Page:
And so for us who live under the vows of poverty, celibacy and obedience, Father Benson is constantly challenging us to open our hearts to generosity and love. The vows are meant to help us do this. “It is a miserable poverty which holds back any of its affections from any companion[i],” Father Benson told the brothers in the Summer Retreat of 1873. The vows are not meant to constrict our lives or to shield us from love, but rather to enable us to love. We choose to have few possessions so that we might be more free to love. “True poverty,” said Father Benson, “opens all its doors; welcomes all, serves all.” We choose to remain single and celibate not to say “no” to love, but rather to love more broadly and deeply. We choose to live under obedience to God and to our Rule of Life and to one another as an expression of this same love, the love that seeks “not to be served, but to serve,” as Jesus did. For Father Benson, the vows are a call to love. He readily acknowledges that we will be called to take on many things, not all necessarily of our own choosing. We will be asked to rise up to the challenges each new day brings. It is all an invitation to love. We are to do it all for love. What we’ve been asked to do we do out of love. Father Benson writes, “Is he obedient who has forgotten to fulfill the very first commandment of all: ‘This is my commandment, that you love one another’?”
I mentioned earlier that Father Benson’s writings can be difficult to read. Part of that is cultural; part of that is generational; part of it is theological. But one of the most important things we will learn from him is this: to abide in the presence of God, knowing ourselves to be surrounded and upheld by God’s love, seeing God’s glory being manifest in everything and everyone around us. Father Benson lived his life presuming that every moment was filled with the presence of God. He believed that we were invited by God to live every moment conscious of the Love that “streams down upon us.”[ii] That is a very high calling, a very challenging and humbling invitation for us all. We have been loved into life – by the love of God, for the love of God – in order to share that love with others: those who are far off and those who are near (sometimes it’s hardest with those who are near). Love is the reason for our being. Love is the reason for their being. Live in love, Father Benson teaches us, echoing the message of John. Nothing else matters.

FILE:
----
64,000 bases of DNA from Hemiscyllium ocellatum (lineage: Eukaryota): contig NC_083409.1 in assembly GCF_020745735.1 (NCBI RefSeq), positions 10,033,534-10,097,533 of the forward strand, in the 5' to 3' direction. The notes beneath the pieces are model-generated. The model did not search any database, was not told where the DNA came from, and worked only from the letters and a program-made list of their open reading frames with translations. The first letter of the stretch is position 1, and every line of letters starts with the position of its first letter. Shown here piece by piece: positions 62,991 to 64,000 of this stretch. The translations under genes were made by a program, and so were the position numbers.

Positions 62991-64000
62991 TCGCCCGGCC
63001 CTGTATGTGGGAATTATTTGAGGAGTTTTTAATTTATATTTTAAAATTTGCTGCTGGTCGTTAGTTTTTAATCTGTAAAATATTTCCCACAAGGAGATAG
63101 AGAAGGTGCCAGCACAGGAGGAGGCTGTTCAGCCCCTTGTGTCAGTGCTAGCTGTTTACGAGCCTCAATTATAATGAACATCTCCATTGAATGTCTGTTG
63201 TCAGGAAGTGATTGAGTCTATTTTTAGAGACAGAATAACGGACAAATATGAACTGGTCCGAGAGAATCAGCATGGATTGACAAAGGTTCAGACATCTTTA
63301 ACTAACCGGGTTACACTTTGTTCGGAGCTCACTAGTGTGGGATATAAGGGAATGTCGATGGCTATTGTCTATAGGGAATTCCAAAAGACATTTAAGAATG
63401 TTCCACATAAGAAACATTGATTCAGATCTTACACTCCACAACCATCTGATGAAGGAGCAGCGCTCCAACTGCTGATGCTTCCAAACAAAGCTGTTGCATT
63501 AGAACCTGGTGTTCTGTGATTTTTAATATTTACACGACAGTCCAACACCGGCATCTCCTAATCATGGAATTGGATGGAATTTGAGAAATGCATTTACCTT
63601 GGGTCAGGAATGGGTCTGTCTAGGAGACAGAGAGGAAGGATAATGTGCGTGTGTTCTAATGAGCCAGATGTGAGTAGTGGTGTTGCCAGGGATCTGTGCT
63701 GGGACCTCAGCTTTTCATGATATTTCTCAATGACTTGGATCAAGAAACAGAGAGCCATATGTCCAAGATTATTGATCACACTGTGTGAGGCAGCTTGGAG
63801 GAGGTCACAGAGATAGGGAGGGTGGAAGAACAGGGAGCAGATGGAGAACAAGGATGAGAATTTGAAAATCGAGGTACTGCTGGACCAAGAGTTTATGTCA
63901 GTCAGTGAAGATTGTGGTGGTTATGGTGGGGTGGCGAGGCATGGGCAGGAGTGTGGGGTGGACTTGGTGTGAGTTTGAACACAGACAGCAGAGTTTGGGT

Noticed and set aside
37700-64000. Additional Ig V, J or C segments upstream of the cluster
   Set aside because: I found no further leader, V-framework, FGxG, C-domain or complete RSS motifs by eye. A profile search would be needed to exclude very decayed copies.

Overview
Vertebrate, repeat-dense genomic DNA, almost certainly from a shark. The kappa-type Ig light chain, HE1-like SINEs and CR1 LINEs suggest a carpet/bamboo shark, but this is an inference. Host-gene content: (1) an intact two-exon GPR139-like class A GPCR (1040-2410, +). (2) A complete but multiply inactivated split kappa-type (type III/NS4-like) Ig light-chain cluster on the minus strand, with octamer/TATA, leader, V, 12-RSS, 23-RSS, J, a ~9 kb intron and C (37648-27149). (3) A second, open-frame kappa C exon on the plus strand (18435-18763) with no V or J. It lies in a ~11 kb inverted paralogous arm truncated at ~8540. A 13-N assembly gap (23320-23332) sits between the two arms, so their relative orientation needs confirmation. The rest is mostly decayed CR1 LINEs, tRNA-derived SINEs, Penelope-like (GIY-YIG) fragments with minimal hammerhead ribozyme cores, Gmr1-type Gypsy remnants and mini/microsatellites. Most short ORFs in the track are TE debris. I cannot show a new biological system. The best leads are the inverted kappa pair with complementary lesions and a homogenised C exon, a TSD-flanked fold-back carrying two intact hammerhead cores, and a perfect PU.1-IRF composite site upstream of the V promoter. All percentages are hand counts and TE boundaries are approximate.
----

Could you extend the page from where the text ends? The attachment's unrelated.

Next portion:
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Thank you, Br. David, for this inspiring sermon. It is a gift that keeps on giving, as much or more in the midst of the Covid crisis of 2020 as originally in 2013. Love is the source, the means, the point of it all. May God bless all you SSJE brothers, now and into the future. You are indeed inspiring channels of God’s love to me and to so many.
I needed this sermon today. Most especially your last paragraph and this line from earlier in the sermon:
“Is love present? When it’s all said and done, the question we will be asked on the Day of Judgment will be: Did you love? Were you a lover after Christ? Did you have room in your heart for those whom Christ values? This is what matters most.”
Thank you and God bless you!
Thank you, Bro. David, you saved my day.
Scary, yet comforting. How to love…especially those close. I pray for the grace to love.
” Did you have room in your heart for those whom Christ values?” Doesn’t God value everyone he has brought into being? The unaware, the crass, the ignorant . the defiant, the ugly, the female….. “Brotherly love” always seems so exclusive and excluding!
I came across this website while trawling for something else. I read the biography of Fr Benson in the mid 70’s. It has disappeared from my shelf so I hope it is inspiring someone else. The thing that has stuck all these years is something in (I think) a letter: ‘we must be as the unconscious hem of his garment through which his grace streams forth.’
I have been a Reader since 1978 and now also do some spiritual direction and that has been my constant inspiration. I’ve also been a tertiary member of SSF for nearly as long. Fr Manson SSJE conducted my first retreat in January 1965 and heard my first confession.
I am grateful to be reminded of it all. Thank you.
I just want to thank you, most deeply. I am a parish priest, serving Christ Episcopal Church in Hudson, NY. I try to feed my modest little flock with a variety of spiritual resources. Today (Thursday, January 16, 2014) our church is having its usual Thursday Healing Service at 10 a.m. About 6 – 8 people attend. I tend to follow the propers in “Holy Women, Holy Men.” Today this book celebrates the life of Richard Meux Benson and Charles Gore. So early this morning I have gone in search of appropriate material for teaching, based on these people whose lives we celebrate. I seek things that will feed my parishioners on their spiritual journeys, and perhaps bring them a message of healing. My search this morning started with your SSJE website — what a resource! — and here I ended up finding (prompted by further inquiries of the web) this sermon by Brother Vryhof on Richard Meux Benson. I frankly cannot think of anything better to share with my people today. I was quite moved by it, quite moved by its essential message about living in love. This is a message for us all. Knowing these folks who will be coming today, I know they will also be quite moved and inspired by it, as well as informed. I will encourage them to visit, if they can, your website. I will strive to connect Brother Vryhof’s message with the ways they already live in love, manifest Christ’s love, in this, their community. So. Bless you. Thank you. Thank you.